The demo revolved around both completing quests and doing a little bit of freeform exploration, but it was the large firefight at the end that really got the blood flowing. Gearbox employees Steve Gibson and Allison Berryman tackled a base full of bandits together, mowing them down with great-looking weaponry that had some interesting effects (including a wicked head-melt gun) and a solid look and feel that put this part of the demo squarely in the cooperative FPS arena. But it doesn't have to always be that way: players can also at any point hit someone else with a melee attack, which in the world of Borderlands, is like typing /duel in a MMORPG. If the enemy hits back with their own melee attack, a dome appears overhead - no matter where they are in the world - and they're locked in a 1v1 fight. Two men enter, one man leaves!

Players will travel the wastelands as one of four characters, each with unique talent trees, and will get to use vehicles to travel between points. Cooperative play will be for up to four players, and while the world's basic geometry will be the same every time you play, the placement of minor settlements and encounter areas can change. Even monsters' abilities will be randomized, making for some interesting opportunities for both fun and frustration if enemies get all the right or wrong ones for your character type. Unfortunately, details on much of this are still a little sketchy, but some of this is likely to either make or break the game.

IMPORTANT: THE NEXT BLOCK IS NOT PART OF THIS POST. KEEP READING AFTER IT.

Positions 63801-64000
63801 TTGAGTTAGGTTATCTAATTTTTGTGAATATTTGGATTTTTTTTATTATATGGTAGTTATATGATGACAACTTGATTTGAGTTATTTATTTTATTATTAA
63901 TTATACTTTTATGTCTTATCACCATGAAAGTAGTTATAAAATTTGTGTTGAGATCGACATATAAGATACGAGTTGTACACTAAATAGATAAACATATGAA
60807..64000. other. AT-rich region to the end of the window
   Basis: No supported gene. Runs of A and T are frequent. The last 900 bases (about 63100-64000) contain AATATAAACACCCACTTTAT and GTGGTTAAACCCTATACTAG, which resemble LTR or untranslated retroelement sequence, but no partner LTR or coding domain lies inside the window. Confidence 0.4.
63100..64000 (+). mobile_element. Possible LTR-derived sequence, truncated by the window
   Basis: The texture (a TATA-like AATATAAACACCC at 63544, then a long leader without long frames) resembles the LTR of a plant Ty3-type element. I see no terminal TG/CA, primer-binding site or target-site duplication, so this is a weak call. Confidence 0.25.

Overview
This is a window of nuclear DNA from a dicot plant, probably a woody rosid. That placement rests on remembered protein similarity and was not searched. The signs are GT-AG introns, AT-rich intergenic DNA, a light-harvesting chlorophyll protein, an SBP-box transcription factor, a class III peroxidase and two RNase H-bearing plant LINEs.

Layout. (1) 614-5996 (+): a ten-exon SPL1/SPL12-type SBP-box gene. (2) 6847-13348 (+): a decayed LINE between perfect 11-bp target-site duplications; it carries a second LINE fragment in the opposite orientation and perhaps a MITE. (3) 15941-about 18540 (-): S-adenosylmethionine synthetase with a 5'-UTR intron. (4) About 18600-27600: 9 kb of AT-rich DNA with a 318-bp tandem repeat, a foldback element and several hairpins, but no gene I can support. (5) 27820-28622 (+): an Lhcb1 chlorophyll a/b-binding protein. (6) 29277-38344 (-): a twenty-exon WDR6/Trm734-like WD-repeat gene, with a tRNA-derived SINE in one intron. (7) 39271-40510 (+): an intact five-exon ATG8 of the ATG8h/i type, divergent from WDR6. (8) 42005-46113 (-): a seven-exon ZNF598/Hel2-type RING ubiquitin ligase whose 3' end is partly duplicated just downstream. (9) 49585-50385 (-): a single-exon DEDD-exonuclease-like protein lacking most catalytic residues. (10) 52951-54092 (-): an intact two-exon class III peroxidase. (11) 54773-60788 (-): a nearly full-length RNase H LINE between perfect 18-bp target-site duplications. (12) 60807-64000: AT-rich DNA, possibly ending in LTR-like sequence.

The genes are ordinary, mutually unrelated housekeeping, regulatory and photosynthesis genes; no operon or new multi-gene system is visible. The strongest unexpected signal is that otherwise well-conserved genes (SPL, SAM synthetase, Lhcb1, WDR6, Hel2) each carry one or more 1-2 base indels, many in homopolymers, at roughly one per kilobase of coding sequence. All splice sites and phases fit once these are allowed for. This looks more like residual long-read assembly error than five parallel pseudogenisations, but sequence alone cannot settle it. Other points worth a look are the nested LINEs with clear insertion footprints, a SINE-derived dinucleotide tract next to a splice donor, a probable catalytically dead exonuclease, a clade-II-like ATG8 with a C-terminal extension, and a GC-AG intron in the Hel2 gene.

On top of that, not much is known about Borderlands' overall length and just how large and landmark-filled its game world is. A hell of a lot of this game's lasting appeal will rest on how well the team delivers on this - randomly created guns only go so far if it's not fun to kill monsters and level up for hours at a time. It's also just a little strange that we know so little about the game still, despite the release date being only a few months away now. But they're confident they'll make it, and so far the plan is to start an internal beta test in a couple of weeks, so we'll see how it goes. For what it's worth, Gearbox has been delivering solid first person shooters for years now, so I fully expect them to do better than developers like Flagship or the many Diablo clones that have been released over the years. We'll find out soon, as Borderlands is slated for a launch on 360, PS3, and PC in October.